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can I interpolate puppet variables on rspec?

asked 2016-12-20 11:08:42 -0500

Yeayu gravatar image

Hello all,

I am trying to test the file content from a template using rspec:

require 'spec_helper'
describe 'my_class' do
  context 'validate template' do
  let :params do
    {
      :my_puppet_variable => 'test'
    }
    it do
      is_expected.to contain_file('/etc/sysconfig/test').with_content(:my_puppet_variable) })
    end
  end
end

I tried wrapping the module variable using #{} to interpolate it , with no joy...

Any help would be much appreciated.

Regards

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answered 2016-12-20 12:39:47 -0500

DarylW gravatar image

updated 2016-12-20 13:58:59 -0500

I'm not sure if you have a typo or if you are using it wrong. You seem to be using an inconsistent combination of do ... end and { }

do takes a block {} which should contain a hash {:key => 'value'}, looking like this

let(:params) {{ :my_puppet_variable => 'test' }}

this is also valid block syntax

let(:params) do 
  { :my_puppet_variable => 'test' }
end

Are you by chance passing the hash and the 'it' grouping as arguments to 'let'?

I would try the slight modification of your original example.

require 'spec_helper'
describe 'my_class' do
  context 'validate template' do
  let(:params) do #Added parens here, I think it was interpreting the block as an argument instead of a block
    {
      :my_puppet_variable => 'test'
    }
    end #Added this end block to match with the 'do' above
    it do
      is_expected.to contain_file('/etc/sysconfig/test').with_content(:my_puppet_variable) #There was an extra }) on this line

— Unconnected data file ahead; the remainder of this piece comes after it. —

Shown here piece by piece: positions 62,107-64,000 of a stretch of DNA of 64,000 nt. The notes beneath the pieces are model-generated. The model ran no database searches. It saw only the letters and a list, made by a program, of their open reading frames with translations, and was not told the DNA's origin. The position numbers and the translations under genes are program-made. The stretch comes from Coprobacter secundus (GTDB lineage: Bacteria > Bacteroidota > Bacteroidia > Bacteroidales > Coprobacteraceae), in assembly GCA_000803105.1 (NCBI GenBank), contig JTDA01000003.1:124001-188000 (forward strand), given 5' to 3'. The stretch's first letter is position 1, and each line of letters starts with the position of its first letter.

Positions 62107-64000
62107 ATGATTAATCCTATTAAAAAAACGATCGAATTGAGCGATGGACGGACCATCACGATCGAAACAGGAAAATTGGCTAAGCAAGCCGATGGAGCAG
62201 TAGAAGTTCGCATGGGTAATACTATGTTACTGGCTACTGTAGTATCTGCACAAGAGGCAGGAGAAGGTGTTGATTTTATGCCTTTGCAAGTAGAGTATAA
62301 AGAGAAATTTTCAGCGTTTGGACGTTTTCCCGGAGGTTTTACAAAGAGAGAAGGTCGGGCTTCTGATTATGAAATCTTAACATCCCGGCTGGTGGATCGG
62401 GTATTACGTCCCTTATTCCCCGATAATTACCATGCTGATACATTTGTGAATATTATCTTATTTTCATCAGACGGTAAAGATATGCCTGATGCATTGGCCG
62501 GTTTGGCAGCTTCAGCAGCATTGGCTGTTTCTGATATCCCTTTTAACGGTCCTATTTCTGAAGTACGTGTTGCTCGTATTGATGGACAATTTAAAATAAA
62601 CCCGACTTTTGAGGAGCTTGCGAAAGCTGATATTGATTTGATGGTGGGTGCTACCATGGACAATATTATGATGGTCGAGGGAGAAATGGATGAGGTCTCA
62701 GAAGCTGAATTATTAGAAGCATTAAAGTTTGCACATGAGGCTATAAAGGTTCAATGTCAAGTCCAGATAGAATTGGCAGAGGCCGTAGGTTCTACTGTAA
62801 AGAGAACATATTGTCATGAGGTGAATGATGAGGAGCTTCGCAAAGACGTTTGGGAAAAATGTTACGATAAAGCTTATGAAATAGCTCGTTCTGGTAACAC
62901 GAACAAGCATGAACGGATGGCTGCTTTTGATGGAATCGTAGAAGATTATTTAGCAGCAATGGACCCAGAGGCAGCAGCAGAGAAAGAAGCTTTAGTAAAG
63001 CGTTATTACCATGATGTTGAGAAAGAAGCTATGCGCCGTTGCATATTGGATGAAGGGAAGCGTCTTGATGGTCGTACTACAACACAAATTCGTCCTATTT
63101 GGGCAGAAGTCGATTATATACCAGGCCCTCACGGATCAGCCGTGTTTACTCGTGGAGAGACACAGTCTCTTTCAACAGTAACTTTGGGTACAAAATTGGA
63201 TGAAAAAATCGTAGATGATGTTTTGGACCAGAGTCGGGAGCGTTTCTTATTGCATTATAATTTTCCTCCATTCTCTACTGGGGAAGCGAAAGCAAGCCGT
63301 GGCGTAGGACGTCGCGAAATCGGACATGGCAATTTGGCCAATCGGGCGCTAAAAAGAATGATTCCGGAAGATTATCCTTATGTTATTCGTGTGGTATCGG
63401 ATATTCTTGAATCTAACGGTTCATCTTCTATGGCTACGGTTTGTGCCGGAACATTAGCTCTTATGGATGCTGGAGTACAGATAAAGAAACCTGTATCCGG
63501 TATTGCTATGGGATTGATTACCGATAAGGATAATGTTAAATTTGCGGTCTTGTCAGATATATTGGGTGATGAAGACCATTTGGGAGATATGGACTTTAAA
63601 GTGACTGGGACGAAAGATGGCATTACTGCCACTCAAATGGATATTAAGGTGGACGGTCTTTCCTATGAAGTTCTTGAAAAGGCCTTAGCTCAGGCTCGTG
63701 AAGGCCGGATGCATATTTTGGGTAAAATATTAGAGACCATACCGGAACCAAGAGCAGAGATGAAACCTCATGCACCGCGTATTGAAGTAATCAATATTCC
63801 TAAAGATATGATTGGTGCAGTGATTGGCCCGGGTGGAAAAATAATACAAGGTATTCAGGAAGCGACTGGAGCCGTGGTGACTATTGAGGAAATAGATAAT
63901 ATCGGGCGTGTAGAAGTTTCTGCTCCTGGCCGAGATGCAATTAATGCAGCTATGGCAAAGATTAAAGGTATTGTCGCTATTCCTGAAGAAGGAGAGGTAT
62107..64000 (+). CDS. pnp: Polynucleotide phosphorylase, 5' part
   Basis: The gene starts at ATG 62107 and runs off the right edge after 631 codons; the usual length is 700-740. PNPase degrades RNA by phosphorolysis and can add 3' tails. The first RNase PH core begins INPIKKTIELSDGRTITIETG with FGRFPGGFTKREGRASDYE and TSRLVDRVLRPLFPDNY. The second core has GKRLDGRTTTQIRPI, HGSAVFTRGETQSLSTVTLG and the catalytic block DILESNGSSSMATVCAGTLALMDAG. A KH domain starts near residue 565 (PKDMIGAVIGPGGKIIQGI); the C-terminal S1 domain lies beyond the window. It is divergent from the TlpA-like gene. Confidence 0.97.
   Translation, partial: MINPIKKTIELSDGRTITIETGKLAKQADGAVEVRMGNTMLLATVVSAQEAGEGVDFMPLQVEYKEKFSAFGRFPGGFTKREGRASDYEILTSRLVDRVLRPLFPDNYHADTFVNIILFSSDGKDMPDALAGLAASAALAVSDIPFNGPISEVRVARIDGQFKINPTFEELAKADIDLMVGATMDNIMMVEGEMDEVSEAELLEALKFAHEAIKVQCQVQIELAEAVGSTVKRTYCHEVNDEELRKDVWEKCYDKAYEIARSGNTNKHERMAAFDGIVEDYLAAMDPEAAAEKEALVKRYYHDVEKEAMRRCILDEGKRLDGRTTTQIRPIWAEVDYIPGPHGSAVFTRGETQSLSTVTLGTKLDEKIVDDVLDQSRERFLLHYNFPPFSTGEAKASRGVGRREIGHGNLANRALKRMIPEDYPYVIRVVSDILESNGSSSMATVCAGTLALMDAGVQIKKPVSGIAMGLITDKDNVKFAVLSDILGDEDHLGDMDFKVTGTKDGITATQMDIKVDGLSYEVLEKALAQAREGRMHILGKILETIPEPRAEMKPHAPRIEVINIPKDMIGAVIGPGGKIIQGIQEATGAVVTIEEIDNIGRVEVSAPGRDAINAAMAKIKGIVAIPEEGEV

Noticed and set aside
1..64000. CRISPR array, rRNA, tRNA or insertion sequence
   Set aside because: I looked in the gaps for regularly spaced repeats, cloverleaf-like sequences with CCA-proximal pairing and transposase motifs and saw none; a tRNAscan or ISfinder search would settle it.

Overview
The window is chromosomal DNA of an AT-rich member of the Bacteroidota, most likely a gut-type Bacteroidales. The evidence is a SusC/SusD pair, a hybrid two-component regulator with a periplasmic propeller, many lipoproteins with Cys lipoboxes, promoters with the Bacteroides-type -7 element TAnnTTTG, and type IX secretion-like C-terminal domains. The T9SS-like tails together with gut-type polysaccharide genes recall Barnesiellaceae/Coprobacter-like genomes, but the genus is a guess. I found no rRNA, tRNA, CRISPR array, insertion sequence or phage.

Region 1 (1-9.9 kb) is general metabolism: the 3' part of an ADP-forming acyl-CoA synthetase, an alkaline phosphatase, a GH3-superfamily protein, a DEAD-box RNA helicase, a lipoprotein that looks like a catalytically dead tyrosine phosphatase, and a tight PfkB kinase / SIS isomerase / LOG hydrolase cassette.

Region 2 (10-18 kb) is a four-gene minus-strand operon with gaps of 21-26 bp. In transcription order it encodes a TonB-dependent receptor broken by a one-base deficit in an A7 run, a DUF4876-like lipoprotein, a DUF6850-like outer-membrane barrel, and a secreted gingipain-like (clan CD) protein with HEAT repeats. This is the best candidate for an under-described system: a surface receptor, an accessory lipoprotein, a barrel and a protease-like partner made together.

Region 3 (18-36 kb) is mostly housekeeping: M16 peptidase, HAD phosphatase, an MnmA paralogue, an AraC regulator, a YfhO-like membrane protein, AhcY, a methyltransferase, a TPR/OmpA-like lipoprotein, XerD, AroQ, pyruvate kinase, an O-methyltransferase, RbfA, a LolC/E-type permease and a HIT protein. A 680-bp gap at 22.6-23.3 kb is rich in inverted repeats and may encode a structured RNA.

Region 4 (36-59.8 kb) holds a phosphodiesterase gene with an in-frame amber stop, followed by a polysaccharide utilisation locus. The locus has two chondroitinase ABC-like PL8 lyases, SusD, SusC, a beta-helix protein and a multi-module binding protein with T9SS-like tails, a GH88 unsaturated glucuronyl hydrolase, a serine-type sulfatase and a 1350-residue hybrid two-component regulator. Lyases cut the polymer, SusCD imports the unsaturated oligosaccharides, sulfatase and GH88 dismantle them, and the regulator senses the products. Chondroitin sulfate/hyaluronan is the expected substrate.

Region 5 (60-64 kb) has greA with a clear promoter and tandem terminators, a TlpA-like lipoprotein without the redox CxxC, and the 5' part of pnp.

end
  end
end

Also, you are passing the symbol :my_puppet_variable to the with_content method, you should probably be passing the string you wish to evaluate, 'test' This gets back to your initial question of 'can I interpolate variables'... YES, you can, but :my_puppet_variable is not a variable, it is a key to a hash. You would have two options, either declare your variable outside your hash declaration

require 'spec_helper'
describe 'my_class' do
  context 'validate template' do
    my_value = 'test'
    let(:params) {{
      :my_puppet_variable => my_value
    }}
    it  { is_expected.to contain_file('/etc/sysconfig/test').with_content(my_value) }
  end
end

or declare your hash somewhere else and pull the value out of it using your key.

require 'spec_helper'
describe 'my_class' do
  context 'validate template' do
    my_param_hash = { :my_puppet_variable => 'test' }
    let(:params) { my_param_hash }
    it  { is_expected.to contain_file('/etc/sysconfig/test').with_content(my_param_hash[:my_puppet_variable]) }
  end
end

If I was writing it, I would probably just repeat myself for ease of readability, and use the hard coded string in both places, violating 'dry' but keeping things simpler

require 'spec_helper'
describe 'my_class' do
  context 'validate template' do
    let(:params) {{
      :my_puppet_variable => 'test'
    }}
    it  { is_expected.to contain_file('/etc/sysconfig/test').with_content('test') }
  end
end
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Comments

1

Great! Many thanks for the explanation :)

Yeayu gravatar imageYeayu ( 2016-12-21 04:35:10 -0500 )edit

getting started with testing in puppet isn't as smooth as it could be. There was some good discussion on the current state of testing in puppet - https://www.youtube.com/watch?v=hc-bwua_Eac&list=PLV86BgbREluVjwwt-9UL8u2Uy8xnzpIqa&index=21

DarylW gravatar imageDarylW ( 2016-12-21 07:12:34 -0500 )edit

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Asked: 2016-12-20 11:08:42 -0500

Seen: 128 times

Last updated: Dec 20 '16